Anushka Sharma Over Neil Bhoopalam and Darshan Kumaar in NH 10
Brava Anushka Sharma! In an industry that likes its heroines to be dolls, on and off screen, Sharma has put her name, reputation and bank account behind a film that few would have the gumption to touch. NH10, directed by Navdeep Singh, is a dark, unforgiving film that offers its viewers a little relief, few songs, no dances and no silver linings. It’s tense, gripping and violent in a way that doesn’t let you dismiss it as filmi. It’s also proof positive that Anushka is not just a gifted actress, but a bold producer too.
Anushka Sharma, who holds NH10 together with an outstanding acting performance. There are other actors in the film, including the veteran actress like Deepti Naval. Anushka’s love interest played by Neil Bhoopalam and the protagonist villain played by Darshan Kumaar, but only Anushka is able to rise beyond the thinness of the script and its weak characterisation. The male counterparts become non-existent in the scenes with Anushka! As Mira, she is unaffected and entirely credible, whether she’s making a work presentation or spilling blood. Her screen presence is phenomenal and it’s the reason that NH10 can lay claim to being that rare breed of Bollywood films that doesn’t suffer from The Curse of The Second Half.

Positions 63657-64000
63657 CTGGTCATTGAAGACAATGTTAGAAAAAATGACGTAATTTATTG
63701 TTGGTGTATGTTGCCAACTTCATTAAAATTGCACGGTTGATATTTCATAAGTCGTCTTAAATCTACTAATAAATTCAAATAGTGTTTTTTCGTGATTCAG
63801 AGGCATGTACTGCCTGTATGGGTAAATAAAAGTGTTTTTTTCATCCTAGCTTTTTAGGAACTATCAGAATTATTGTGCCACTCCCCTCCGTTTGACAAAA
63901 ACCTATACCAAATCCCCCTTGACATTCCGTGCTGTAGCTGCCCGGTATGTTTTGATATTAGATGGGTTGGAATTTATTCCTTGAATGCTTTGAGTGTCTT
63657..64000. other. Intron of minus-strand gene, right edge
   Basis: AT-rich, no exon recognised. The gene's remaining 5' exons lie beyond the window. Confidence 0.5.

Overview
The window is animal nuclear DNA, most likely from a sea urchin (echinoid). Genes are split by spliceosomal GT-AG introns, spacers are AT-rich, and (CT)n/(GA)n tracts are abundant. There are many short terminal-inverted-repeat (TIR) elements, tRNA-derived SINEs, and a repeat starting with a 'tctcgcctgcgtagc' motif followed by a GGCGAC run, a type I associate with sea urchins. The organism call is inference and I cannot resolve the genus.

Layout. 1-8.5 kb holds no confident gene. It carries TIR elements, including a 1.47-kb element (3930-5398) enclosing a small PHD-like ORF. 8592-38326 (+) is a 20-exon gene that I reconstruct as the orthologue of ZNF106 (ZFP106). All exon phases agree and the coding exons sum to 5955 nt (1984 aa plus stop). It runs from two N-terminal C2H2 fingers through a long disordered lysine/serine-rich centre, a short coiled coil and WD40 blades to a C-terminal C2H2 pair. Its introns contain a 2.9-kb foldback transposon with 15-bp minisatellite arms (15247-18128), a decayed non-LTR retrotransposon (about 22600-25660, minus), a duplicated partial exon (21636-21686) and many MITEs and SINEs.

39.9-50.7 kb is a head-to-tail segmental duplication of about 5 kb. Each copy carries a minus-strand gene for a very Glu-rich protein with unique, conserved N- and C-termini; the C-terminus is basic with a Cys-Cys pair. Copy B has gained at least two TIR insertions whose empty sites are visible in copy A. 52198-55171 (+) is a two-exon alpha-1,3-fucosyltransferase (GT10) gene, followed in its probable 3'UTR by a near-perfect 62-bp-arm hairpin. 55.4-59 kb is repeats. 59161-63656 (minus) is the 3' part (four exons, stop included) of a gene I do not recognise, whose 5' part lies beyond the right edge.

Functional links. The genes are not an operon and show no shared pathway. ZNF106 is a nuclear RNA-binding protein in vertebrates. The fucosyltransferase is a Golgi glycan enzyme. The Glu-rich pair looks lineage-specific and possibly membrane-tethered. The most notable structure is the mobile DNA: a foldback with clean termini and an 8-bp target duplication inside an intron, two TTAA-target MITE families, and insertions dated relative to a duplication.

Post-interval, NH10 is mostly Anushka’s running, getting rude shocks and occasionally driving. It should get monotonous, but it doesn’t. It’s an absolute Anushka movie!
Alia Bhatt Over Randeep Hooda In “Highway”
A sheltered girl kidnapped the night before her wedding, Veera Tripathi has no business pluckily falling in love with her dour abductor Mahabir, played by Randeep Hooda. And yet she does. She confides in him, sings to him, provokes him, and atypical even to Stockholm Syndrome, begins to mother him while envisioning a future together. It is all beautiful to look at but decidedly deranged, and Alia shines effervescently and credibly in the demandingly odd part.
The film is practically a collage of Alia moments and she pulls off all the moments very well. What could have been hammy and laughable comes across as endearing. She even excels at a tremendous, five-minute long, single take shot in the climax, a million things could have gone wrong here, but she hits the right notes, thanks no doubt to Ali’s direction.
It was out and out an Alia movie. Though Randeep was quite a performer as Mahabir, yet he could not come out of Veer’a shadow in any scene whatsoever!
With all these substantial woman performers breathing easy in their skin, the future of Bollywood’s leading ladies and some sensible cinema worth our money, seems really bright.